The origins of Halloween began in the time of ancient Celts when summer ended and the time of harvest gave way to approaching winter. The start of the Celtic New Year on November 1 was a scary time as spirits of the dead returned to earth on the eve of October 31 to visit family and engage in frightening tricks. Orange and black became the colors of Halloween, orange representing the color of harvest and later the Jack O’ lantern, and black symbolizing the color of death. How fitting it is that we visit three beautiful but potentially deadly insects that dress in orange and black to send a warning to would-be predators, “eat me at the peril of death.” All of the insects in this Bug of the Week are common denizens of the remarkable milkweed plant.
Milkweed gets its name from the sticky white sap exuded from stems and leaves when their surface is broken by hungry insects or curious humans. Milky sap and cells within the leaves contain nasty chemicals such as toxic cardiac glycosides. As the name implies, these compounds have something to do with the heart. At higher concentrations, cardiac glycosides can be heart poisons bringing death to humans and other animals that eat them. However, insects that eat milkweeds are clever and all three amigos in this episode have the ability to consume leaves of milkweed without being poisoned. In fact, they obtain cardiac glycosides from their food and store these noxious compounds in their bodies. Caterpillars of both the monarch butterfly and milkweed tiger moth obtain cardiac glycosides and retain them as they develop into a butterfly or moth.
What is all of this chemical trickery about? Birds are important predators of many kinds of insects including caterpillars, butterflies, and bugs. Scientists discovered that cardiac glycosides found in monarch butterflies caused predators such as blue jays to vomit dramatically following an attempted monarch meal. Blue jays exposed to monarchs soon learned to recognize the monarch by sight and avoided eating these beautiful, but nasty tasting butterflies.
Many of the insects that live on milkweed and consume its leaves display vivid patterns of orange and black as both juveniles and adults. This convergence on a similar, easily recognizable color pattern by two or more nasty-tasting insects is called Müllerian mimicry. A second member of this mimicry ring is the large milkweed bug. Nymphs and adults of this bug cluster on developing leaves and seed heads in summer and fall. As members of the seed bug clan, milkweed bugs insert a long slender beak into the ripening seeds within the developing pod. After injecting digestive enzymes into the seed, they suck liquefied food through the straw-like beak into their gut where nutrients will be used for growth, development, and reproduction. During her lifetime, the female milkweed bug may lay up to 2000 eggs. Small orange and black nymphs hatch from the eggs and eat seeds of milkweed. Like other milkweed feeders milkweed bugs obtain poisonous compounds from milkweed that are used for defense.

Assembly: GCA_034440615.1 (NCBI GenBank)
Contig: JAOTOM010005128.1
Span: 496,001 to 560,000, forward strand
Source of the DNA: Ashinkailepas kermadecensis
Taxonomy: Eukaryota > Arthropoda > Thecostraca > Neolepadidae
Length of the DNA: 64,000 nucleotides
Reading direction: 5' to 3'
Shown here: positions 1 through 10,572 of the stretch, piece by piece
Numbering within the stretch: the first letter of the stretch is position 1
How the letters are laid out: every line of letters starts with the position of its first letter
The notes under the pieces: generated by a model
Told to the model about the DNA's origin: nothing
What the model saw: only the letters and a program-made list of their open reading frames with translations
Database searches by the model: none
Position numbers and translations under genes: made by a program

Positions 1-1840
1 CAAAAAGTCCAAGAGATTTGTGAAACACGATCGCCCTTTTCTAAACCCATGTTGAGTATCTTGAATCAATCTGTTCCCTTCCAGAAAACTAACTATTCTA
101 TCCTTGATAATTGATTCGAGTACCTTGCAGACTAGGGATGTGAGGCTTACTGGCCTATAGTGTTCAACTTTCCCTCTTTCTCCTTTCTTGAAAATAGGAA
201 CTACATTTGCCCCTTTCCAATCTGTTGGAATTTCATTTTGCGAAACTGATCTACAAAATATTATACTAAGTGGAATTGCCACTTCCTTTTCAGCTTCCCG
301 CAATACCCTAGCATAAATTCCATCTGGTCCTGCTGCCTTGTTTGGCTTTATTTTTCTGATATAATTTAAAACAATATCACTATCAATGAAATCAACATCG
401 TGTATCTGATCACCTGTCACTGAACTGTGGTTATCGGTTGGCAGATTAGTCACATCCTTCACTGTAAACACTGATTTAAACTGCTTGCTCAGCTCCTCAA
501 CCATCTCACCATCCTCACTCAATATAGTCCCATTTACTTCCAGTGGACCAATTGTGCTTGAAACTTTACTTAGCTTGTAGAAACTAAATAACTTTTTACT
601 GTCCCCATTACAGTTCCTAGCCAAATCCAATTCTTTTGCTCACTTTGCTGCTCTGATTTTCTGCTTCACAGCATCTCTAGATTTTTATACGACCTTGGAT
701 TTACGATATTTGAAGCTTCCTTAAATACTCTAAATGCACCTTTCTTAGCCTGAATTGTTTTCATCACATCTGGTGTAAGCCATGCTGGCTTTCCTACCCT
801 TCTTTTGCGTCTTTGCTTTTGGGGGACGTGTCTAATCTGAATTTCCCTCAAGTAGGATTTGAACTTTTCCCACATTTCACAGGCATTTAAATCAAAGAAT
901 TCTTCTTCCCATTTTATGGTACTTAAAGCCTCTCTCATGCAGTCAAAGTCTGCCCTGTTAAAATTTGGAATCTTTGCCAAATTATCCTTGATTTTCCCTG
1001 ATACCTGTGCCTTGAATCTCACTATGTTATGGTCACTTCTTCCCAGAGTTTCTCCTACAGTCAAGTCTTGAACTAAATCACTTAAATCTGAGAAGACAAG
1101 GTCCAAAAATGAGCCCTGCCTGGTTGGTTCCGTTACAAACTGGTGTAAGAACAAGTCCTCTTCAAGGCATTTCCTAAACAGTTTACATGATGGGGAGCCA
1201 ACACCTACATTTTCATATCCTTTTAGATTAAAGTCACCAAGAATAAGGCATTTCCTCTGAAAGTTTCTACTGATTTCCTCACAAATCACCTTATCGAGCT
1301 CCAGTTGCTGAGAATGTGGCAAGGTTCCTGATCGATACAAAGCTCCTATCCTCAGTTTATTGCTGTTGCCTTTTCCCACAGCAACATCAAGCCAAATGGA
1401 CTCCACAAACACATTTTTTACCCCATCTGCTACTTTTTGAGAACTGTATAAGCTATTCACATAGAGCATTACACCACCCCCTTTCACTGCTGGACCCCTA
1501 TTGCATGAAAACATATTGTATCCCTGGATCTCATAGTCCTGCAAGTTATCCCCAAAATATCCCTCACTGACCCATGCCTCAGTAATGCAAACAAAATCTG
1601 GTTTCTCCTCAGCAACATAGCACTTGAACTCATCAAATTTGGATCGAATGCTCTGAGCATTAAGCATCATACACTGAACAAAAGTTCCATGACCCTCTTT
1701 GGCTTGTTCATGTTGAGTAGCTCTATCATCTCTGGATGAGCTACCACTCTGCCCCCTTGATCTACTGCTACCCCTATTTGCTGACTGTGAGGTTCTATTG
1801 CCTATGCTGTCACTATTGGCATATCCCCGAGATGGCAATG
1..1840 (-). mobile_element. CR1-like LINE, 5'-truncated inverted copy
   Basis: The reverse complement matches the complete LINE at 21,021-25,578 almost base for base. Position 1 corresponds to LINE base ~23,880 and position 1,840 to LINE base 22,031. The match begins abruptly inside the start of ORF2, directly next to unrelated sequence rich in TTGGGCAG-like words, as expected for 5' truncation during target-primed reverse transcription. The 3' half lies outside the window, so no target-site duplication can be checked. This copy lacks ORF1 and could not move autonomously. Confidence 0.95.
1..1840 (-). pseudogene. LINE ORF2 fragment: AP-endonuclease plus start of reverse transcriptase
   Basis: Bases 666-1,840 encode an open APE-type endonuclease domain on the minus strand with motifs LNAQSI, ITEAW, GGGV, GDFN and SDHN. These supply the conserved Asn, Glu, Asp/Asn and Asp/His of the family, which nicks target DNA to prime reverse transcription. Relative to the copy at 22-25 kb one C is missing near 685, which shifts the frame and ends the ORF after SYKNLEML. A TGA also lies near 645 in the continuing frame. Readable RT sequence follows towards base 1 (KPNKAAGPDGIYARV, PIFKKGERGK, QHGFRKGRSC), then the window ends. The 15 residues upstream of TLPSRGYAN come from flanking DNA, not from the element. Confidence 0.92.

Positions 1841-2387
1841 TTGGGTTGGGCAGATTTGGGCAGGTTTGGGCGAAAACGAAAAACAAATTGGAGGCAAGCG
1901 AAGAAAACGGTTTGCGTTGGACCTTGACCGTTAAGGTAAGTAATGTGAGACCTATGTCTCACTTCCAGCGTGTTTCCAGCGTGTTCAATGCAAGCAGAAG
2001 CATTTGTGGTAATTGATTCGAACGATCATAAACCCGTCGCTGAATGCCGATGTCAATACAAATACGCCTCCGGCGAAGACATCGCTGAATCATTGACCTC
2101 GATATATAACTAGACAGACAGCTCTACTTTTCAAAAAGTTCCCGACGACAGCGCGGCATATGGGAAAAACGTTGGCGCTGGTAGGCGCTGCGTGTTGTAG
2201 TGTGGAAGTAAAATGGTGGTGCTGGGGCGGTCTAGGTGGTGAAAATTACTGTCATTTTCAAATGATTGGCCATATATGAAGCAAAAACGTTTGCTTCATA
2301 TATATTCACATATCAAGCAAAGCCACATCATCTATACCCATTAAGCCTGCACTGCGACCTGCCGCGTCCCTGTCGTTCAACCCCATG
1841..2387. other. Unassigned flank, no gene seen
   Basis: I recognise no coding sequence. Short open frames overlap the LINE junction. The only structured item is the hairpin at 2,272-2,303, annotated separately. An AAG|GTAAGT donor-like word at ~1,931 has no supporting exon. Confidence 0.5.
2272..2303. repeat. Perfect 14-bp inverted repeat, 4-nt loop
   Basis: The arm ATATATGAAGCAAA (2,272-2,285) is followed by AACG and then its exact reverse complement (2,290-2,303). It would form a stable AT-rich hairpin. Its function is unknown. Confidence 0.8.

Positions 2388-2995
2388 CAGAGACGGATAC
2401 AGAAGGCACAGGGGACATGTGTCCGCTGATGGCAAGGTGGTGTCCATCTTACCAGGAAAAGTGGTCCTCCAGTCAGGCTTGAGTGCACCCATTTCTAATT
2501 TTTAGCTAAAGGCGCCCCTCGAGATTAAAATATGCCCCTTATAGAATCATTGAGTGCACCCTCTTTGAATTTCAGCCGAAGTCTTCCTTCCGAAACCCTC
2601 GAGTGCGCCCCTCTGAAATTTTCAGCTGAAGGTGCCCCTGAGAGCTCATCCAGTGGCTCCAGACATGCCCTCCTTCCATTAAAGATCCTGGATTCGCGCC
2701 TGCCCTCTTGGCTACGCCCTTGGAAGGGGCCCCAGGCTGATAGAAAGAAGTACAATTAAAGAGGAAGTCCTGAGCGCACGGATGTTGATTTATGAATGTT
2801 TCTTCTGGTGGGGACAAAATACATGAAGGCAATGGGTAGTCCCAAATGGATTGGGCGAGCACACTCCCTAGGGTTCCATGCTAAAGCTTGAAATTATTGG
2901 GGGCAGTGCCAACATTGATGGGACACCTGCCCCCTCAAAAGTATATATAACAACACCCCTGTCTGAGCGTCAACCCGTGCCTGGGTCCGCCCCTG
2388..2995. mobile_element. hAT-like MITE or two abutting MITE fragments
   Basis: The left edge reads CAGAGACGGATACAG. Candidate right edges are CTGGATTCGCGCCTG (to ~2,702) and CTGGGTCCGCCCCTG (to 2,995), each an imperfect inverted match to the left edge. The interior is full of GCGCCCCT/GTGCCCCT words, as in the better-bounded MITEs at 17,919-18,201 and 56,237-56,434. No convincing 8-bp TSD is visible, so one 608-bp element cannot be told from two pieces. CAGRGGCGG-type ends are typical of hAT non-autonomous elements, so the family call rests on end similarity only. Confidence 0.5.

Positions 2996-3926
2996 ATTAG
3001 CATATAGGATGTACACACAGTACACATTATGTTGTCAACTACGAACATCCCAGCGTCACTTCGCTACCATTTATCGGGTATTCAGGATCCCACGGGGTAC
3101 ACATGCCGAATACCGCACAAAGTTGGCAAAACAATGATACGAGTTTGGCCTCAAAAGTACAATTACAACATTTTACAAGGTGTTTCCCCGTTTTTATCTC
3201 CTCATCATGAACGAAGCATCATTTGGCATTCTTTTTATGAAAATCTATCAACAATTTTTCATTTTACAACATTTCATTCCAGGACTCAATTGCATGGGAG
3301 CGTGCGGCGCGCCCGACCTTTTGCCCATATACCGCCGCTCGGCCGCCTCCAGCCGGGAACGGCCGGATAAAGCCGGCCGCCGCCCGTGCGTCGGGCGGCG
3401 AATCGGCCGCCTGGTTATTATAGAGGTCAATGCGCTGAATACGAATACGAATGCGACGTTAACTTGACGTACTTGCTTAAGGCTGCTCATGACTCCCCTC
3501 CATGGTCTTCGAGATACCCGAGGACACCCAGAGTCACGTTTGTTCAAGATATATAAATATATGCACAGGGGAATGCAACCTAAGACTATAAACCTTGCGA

Our next guests at the milkweed banquet are larvae of the milkweed tiger moth. Like the larvae of the monarch, caterpillars of the milkweed tiger moth obtain cardiac glycosides from milkweeds and retain them as adults. While the caterpillars of this tiger moth boldly wear the characteristic warning colors of orange and black as they feed during the day, the adult is somewhat less showy with brown wings and an orange abdomen. The fact that caterpillars of the milkweed tiger moth store cardiac glycosides for use as adults is somewhat perplexing. Their primary predators are fearsome bats that hunt at night using sound rather than sight to locate prey. With few sighted predators, orange and black coloration has little value. However, the cardiac glycosides stored in the body of the moth are put to good use. The resourceful milkweed tiger moth evolved an organ that emits an ultrasonic signal easily detected by bats. The signal warns that an attack will be rewarded with a noxious distasteful meal and bats soon learn to avoid the tiger moth as prey.
The lesson here for Halloween costumes is to dress in orange and black, make some ultrasonic clicks, and predatory birds and spooky bats will certainly leave you alone. Have a Happy Halloween.
Two delightful references “Sound strategy: acoustic aposematism in the bat–tiger moth arms race” by Nickolay I. Hristov and William E. Conner and “Secret weapons” by Thomas Eisner, Maria Eisner, and Melody Siegler provided valuable insights into the mysterious ways of this week’s stars.
For more information on monarchs, milkweed bugs, and milkweed tiger moths, please visit the following web sites: